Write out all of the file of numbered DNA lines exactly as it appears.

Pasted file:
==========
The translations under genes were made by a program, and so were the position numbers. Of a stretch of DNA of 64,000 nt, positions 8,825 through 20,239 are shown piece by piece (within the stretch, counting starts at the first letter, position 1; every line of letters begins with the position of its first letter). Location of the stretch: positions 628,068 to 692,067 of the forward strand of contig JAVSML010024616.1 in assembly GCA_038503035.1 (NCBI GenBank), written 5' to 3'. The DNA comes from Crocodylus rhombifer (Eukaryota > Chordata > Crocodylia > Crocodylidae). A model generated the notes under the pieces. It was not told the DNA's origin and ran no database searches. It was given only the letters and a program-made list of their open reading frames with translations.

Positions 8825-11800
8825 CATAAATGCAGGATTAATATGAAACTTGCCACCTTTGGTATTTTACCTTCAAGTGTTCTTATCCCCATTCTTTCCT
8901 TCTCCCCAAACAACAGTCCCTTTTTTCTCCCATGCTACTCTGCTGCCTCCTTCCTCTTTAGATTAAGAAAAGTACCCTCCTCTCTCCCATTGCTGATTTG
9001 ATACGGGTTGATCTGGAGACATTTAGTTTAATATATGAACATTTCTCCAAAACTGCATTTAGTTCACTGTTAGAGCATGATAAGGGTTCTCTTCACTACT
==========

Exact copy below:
The translations under genes were made by a program, and so were the position numbers. Of a stretch of DNA of 64,000 nt, positions 8,825 through 20,239 are shown piece by piece (within the stretch, counting starts at the first letter, position 1; every line of letters begins with the position of its first letter). Location of the stretch: positions 628,068 to 692,067 of the forward strand of contig JAVSML010024616.1 in assembly GCA_038503035.1 (NCBI GenBank), written 5' to 3'. The DNA comes from Crocodylus rhombifer (Eukaryota > Chordata > Crocodylia > Crocodylidae). A model generated the notes under the pieces. It was not told the DNA's origin and ran no database searches. It was given only the letters and a program-made list of their open reading frames with translations.

Positions 8825-11800
8825 CATAAATGCAGGATTAATATGAAACTTGCCACCTTTGGTATTTTACCTTCAAGTGTTCTTATCCCCATTCTTTCCT
8901 TCTCCCCAAACAACAGTCCCTTTTTTCTCCCATGCTACTCTGCTGCCTCCTTCCTCTTTAGATTAAGAAAAGTACCCTCCTCTCTCCCATTGCTGATTTG
9001 ATACGGGTTGATCTGGAGACATTTAGTTTAATATATGAACATTTCTCCAAAACTGCATTTAGTTCACTGTTAGAGCATGATAAGGGTTCTCTTCACTACT